With all of the press and interest from customers adopting it, I am sure most of you have heard about the OVM (Open Verification Methodology), which is jointly developed and supported by Mentor Graphics and Cadence. If you haven't heard about the OVM, you can check out the OVM World site to read all about it.
The main focus of the OVM so far has been on providing a testbench methodology and class library for SystemVerilog. The OVM provides many benefits for SystemVerilog customers including a robust class library, the ability to create scalable and reusable verification environments, and many ease-of-use, convenience features, but I wanted to make sure it is clear to Specman/e customers why OVM is actually good news for them. (In the mean time, for those SystemVerilog customers trying to understand some of the technical advantages of OVM, JL Gray did a nice job of explaining some of the advantages in his blog a few months back).
The initial focus of the OVM so far has been on providing a SystemVerilog methodology and class library since there wasn't a good solution available for many customers. However, from its initial conception, OVM was architected to support interoperability across multiple languages including e and SystemC. In fact, if you are an e user, you will notice that most of the methodology in the OVM for developing reusable verification components is based on the eRM. For example, consider the architecture for an OVM interface verification component:
For eRM customers, this should look very familiar with the exception of some small differences in the names of the sub-components (sequence_driver -> sequencer, bfm -> driver). In fact, eRM and OVM are nearly the same methodology, so there is already good interoperability between eRM verification components and SystemVerilog OVM verification components, and my team at Cadence is working to extend OVM to make it even easier for e and SystemVerilog customers to share verification components written in both languages. When you consider the fact that most of the reusable verification IP developed by customers and commercial providers available in the world today is based on eRM, this is good news for both e and SystemVerilog customers.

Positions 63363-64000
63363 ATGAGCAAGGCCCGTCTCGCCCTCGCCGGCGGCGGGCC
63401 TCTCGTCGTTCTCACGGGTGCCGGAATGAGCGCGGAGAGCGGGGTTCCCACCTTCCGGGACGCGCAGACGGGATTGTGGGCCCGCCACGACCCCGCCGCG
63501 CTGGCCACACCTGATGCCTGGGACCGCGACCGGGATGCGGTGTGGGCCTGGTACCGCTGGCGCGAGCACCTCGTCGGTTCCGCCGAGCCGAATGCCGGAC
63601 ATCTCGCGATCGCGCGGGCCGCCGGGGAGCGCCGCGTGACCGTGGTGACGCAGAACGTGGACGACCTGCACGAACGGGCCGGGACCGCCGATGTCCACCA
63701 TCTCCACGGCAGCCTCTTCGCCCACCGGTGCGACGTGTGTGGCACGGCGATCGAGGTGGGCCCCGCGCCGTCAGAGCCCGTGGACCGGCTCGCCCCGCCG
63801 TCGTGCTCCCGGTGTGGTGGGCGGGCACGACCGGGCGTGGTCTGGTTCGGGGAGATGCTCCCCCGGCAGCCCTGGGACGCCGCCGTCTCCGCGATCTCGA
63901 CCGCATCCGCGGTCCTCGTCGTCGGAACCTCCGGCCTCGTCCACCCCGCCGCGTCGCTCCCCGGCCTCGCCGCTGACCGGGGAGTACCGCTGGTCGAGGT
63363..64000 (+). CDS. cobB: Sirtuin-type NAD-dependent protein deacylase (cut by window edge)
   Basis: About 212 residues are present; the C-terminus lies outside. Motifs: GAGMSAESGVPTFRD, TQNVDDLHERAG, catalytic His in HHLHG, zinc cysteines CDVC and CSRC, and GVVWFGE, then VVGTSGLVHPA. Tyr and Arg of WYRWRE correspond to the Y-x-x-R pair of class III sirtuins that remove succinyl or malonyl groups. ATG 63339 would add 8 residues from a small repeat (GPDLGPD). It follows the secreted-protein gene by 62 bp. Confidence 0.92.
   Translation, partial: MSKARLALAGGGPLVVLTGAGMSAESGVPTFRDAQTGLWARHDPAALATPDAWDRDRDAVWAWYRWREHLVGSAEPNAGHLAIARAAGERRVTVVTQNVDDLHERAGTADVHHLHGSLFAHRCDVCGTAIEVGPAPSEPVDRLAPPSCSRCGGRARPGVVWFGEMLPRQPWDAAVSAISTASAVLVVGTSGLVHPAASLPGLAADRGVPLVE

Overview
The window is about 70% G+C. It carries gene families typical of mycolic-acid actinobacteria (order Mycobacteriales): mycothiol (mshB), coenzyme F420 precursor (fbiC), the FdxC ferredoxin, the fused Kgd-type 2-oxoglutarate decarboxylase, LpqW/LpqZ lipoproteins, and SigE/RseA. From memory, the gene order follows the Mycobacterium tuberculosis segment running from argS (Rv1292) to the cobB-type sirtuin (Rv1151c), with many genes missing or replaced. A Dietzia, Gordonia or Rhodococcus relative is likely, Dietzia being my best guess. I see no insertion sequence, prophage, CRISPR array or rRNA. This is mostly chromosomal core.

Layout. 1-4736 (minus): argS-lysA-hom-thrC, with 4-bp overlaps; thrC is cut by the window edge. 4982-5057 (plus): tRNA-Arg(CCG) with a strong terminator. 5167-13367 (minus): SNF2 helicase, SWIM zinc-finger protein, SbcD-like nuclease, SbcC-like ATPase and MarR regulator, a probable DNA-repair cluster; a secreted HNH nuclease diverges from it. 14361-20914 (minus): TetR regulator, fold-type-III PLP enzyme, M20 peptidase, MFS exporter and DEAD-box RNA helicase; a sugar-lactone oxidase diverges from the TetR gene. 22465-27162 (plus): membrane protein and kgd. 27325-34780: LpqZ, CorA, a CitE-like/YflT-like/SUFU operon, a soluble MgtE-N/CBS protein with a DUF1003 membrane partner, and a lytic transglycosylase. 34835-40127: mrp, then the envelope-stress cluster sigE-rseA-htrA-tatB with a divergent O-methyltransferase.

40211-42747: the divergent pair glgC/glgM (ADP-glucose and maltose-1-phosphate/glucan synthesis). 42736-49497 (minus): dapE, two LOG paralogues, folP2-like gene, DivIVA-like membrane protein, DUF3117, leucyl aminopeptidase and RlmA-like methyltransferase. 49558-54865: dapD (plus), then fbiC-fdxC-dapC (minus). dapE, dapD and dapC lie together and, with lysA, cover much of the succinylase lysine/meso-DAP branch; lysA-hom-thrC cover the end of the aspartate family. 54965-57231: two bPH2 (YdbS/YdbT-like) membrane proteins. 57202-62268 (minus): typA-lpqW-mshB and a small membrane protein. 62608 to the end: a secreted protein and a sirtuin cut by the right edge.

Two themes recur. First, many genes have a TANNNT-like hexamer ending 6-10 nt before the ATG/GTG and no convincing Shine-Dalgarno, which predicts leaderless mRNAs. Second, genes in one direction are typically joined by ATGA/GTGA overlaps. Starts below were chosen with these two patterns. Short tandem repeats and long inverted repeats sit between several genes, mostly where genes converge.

It means that e customers can continue to use Specman and enjoy the unique benefits of the e language and Specman development environment while still having the ability to share their verification IP with SystemVerilog users inside or outside of their company. For OVM SystemVerilog customers, this means that they can reuse the huge number of eRM verification components that are already available instead of rewriting those verification components from scratch. From my experience, I believe that the key for achieving verification IP reuse is standardizing on the methodology vs. trying to force everyone to use the same language. It is important for Specman/e customers to work with their colleagues who choose to use SystemVerilog to help them adopt OVM so that they can easily exchange VIP.
Hi Michael, I am working on 'e' language for 1 year. As for as functional coverage is concerned, eRM is supports very well. I would like know to what extent the functional coverage that can be acheived using System Verilog's OVM is comparable with eRM.which can be better.? I have never worked on System Verilog.
Hi Sreedhark, both e and SystemVerilog provide good syntax for writing functional coverage, and both provide good capabilities for developing coverage driven verification environments. Since my team is developing both eRM and SystemVerilog OVM, I can say that I don't see any technical advantages in SystemVerilog OVM over eRM, especially if you are coming from an e background. We found that many things tend to be easier to do with e and take less lines of code compared to SystemVerilog. A lot of the advantages of e over SystemVerilog are due to the fact that it is both Object-oriented and Aspect-oriented, while SystemVerilog is only object-oriented.